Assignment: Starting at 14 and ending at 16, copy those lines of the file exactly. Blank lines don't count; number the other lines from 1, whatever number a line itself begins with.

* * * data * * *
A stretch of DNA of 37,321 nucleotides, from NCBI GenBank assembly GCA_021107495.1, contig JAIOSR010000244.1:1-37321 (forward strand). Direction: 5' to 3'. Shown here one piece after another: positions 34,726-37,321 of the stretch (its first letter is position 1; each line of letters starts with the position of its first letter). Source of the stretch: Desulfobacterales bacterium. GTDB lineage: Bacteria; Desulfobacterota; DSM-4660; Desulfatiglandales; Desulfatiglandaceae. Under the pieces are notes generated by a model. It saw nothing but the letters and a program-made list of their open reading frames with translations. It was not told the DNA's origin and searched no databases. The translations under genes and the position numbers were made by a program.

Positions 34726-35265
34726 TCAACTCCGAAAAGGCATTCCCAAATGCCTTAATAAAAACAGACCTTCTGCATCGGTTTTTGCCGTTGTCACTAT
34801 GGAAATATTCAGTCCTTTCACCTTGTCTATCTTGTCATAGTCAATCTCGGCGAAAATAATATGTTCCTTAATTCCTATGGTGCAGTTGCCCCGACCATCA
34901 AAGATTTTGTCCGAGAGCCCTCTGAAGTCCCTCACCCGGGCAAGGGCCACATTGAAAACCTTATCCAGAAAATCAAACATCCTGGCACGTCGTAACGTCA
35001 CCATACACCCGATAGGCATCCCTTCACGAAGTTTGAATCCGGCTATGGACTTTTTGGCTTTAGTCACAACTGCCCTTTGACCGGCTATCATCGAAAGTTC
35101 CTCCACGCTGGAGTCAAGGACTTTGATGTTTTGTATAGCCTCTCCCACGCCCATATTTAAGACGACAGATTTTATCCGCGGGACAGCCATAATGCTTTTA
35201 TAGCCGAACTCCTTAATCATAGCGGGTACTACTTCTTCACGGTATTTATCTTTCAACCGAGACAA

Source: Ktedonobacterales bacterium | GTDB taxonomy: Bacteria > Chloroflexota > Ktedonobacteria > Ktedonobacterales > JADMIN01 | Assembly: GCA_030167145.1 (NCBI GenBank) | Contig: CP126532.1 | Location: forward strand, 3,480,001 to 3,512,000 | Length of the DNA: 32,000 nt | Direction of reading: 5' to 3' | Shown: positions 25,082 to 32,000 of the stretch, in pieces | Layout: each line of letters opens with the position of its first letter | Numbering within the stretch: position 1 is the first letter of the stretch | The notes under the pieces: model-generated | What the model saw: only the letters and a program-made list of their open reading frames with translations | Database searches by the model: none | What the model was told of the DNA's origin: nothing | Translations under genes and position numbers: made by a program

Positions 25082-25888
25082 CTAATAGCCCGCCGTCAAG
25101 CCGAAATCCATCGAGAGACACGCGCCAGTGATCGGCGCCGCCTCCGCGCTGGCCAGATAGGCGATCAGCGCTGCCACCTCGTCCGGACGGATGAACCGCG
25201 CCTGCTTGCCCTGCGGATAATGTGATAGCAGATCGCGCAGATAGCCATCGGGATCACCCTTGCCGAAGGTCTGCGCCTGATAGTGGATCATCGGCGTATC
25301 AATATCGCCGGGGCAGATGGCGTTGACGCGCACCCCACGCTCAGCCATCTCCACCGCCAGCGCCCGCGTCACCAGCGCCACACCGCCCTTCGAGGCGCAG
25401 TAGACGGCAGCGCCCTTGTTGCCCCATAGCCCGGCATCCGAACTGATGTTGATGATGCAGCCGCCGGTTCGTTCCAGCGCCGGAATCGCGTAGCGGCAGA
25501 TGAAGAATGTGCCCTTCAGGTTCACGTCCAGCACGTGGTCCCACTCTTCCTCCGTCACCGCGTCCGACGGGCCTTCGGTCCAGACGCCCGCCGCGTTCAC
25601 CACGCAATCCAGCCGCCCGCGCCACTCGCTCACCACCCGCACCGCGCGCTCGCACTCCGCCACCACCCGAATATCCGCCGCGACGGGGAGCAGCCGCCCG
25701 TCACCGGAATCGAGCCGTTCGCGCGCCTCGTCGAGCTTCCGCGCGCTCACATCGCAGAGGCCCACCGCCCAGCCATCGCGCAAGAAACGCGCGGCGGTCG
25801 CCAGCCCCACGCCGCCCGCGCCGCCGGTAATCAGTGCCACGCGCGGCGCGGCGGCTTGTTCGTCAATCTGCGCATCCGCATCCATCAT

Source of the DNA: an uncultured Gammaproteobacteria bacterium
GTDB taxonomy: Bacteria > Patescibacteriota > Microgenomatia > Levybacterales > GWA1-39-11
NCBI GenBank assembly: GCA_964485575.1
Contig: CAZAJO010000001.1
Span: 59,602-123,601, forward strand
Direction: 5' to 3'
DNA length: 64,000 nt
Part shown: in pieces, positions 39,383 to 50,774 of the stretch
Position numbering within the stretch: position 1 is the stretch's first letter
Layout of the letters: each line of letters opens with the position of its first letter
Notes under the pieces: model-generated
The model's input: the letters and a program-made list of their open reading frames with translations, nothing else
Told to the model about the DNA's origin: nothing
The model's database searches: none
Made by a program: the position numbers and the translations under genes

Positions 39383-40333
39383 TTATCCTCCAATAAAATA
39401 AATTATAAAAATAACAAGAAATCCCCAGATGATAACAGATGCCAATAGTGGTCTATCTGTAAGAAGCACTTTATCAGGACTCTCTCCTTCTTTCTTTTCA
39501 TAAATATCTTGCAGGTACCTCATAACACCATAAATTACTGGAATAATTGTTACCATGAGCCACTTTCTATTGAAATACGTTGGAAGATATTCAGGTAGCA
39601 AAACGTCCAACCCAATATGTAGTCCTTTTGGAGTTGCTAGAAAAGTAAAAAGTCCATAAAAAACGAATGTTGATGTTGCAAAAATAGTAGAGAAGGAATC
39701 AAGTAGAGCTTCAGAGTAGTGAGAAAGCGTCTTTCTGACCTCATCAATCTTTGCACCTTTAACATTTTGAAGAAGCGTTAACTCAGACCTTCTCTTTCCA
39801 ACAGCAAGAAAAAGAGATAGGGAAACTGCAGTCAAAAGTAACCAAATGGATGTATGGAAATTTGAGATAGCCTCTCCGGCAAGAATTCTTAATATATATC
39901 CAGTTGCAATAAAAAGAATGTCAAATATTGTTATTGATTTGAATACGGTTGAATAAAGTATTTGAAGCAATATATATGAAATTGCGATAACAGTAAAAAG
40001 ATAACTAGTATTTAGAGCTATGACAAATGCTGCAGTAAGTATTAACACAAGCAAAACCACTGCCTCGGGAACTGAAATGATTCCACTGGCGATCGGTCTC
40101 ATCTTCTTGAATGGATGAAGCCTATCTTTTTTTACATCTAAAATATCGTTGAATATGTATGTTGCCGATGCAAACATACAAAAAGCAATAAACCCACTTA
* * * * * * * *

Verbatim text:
25301 AATATCGCCGGGGCAGATGGCGTTGACGCGCACCCCACGCTCAGCCATCTCCACCGCCAGCGCCCGCGTCACCAGCGCCACACCGCCCTTCGAGGCGCAG
25401 TAGACGGCAGCGCCCTTGTTGCCCCATAGCCCGGCATCCGAACTGATGTTGATGATGCAGCCGCCGGTTCGTTCCAGCGCCGGAATCGCGTAGCGGCAGA
25501 TGAAGAATGTGCCCTTCAGGTTCACGTCCAGCACGTGGTCCCACTCTTCCTCCGTCACCGCGTCCGACGGGCCTTCGGTCCAGACGCCCGCCGCGTTCAC